Latin America today, unlike ever before, is characterized as a land of possibilities. Nailing down exactly what those possibilities are, however, is easier said than done.
This morning in a Red Innova Buenos Aires discussion panel, four big names in the region shared their thoughts on local opportunities, highlighting those they expect to see as well as the ones of which they’ve managed to take advantage:
The founder of Start-Up Chile and Cumplo, Shea has witnessed first-hand Chile’s transformation into an international tech hub.
Shea explained that Start-Up Chile is largely modeled on practices in the United States, where “gringo universities spend millions of dollars to bring in talent from all over the world.” The program benefits from another and less admirable characteristic of the U.S. and other develop markets – immigration blocks. Whereas the United States and Europe make it difficult for foreign entrepreneurs to relocate and set up shop, Chile does not – thus rendering the country a highly attractive option.
And international appeal is among Start-Up Chile’s most valuable characteristics, with 70% of the entrepreneurs who take part in the program coming from outside of Chile. In sum, Start-Up Chile seems to represent a dual opportunity for Chilean citizens and international entrepreneurs alike.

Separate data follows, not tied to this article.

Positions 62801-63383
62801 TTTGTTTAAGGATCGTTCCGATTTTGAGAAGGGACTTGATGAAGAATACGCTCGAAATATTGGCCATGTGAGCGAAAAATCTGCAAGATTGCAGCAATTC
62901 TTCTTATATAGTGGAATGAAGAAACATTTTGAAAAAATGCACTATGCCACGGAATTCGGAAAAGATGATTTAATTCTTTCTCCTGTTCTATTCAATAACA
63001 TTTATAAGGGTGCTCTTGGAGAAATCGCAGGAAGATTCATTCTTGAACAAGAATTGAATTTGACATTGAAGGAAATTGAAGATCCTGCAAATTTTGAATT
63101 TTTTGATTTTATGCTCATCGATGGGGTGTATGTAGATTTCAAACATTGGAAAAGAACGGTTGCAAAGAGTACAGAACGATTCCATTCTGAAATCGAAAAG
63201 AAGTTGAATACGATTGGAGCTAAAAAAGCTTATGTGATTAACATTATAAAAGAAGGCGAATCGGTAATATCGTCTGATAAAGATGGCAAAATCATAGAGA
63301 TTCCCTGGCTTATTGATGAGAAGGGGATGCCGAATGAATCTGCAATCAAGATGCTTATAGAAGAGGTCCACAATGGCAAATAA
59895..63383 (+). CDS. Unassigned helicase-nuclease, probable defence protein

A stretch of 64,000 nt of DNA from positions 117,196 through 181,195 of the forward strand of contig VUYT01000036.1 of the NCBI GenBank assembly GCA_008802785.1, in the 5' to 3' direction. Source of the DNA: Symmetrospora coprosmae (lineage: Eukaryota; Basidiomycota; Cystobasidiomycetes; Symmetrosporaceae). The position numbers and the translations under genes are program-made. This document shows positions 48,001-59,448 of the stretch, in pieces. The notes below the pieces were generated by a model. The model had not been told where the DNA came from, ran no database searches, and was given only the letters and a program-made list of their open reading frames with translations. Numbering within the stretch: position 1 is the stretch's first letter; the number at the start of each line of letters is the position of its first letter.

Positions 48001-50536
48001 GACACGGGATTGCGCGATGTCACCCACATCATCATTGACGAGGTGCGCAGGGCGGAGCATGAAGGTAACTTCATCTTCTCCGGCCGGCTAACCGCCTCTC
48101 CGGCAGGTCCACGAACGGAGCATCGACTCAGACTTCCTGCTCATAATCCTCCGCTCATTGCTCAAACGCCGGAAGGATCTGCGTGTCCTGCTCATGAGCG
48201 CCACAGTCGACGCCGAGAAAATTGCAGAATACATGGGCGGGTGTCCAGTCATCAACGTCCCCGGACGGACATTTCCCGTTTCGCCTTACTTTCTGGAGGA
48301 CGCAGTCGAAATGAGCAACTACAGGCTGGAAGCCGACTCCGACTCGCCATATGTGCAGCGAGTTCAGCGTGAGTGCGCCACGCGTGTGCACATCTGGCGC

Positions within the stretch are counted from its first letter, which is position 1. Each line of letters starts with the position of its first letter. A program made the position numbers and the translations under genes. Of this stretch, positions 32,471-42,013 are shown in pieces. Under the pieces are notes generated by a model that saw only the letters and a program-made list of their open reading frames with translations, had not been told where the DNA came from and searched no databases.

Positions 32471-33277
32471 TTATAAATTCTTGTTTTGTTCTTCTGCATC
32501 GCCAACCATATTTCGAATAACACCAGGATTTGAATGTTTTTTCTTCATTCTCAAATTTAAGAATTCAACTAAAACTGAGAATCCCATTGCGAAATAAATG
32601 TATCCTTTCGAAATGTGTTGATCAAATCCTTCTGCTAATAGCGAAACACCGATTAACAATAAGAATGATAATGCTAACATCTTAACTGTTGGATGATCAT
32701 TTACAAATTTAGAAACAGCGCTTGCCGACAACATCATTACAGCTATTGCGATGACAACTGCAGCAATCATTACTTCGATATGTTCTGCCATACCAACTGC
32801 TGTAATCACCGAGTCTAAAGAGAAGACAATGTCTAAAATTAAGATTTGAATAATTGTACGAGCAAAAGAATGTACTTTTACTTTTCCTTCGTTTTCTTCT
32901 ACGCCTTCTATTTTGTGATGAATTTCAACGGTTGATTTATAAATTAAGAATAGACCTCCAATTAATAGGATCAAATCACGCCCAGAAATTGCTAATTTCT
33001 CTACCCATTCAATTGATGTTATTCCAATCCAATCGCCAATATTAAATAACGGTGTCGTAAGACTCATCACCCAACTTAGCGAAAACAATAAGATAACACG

Pardo, the Colombian founder and CEO of Adsmovil, said that in less developed markets, opportunities are abound – especially at this specific moment in Latin America. He highlighted the cases of Chile and Colombia as preferred destinations for outside investment.
When asked about the copycat issue in Latin America, Pardo echoed what seemed to be a common theme in Red Innova Buenos Aires overall: It’s OK, and even smart, to replicate something that’s worked somewhere else. He wasn’t the only one who shared that opinion today, which brings us to the next panelist …
The founder of Kaszek Ventures echoed Pardo’s stance that copycatting isn’t exactly the worst thing in the world. However, he did point out that as similar as a business starts out to a tried model, over time, it will no doubt change and differentiate. For example: MercadoLibre and eBay, which today have found success in two very different paths.
Szekasy also commented on the situation of entrepreneurship in Latin America and intra-regional variations. While there are no massive distinctions among the markets, he did note that some ecosystems have reached a critical mass of entrepreneurs, while others are still in the process. Who’s ahead of the curve? Argentina and Brazil.
Noriega, the founder of eBay-acquired alaMaula, addressed the opportunity his company faced directly – and used to its benefit.
So how did alaMaula manage to catch the eye of one of the biggest online forces in the world? Noriega pointed to a number of factors. Partnerships and support organizations, especially Endeavor, played a major role in facilitating the deal. eBay’s own market study proved key as well – as did alaMaula’s success and promise as an online classifieds leader in Latin America. In other words, product, circumstance and network proved a vital combination.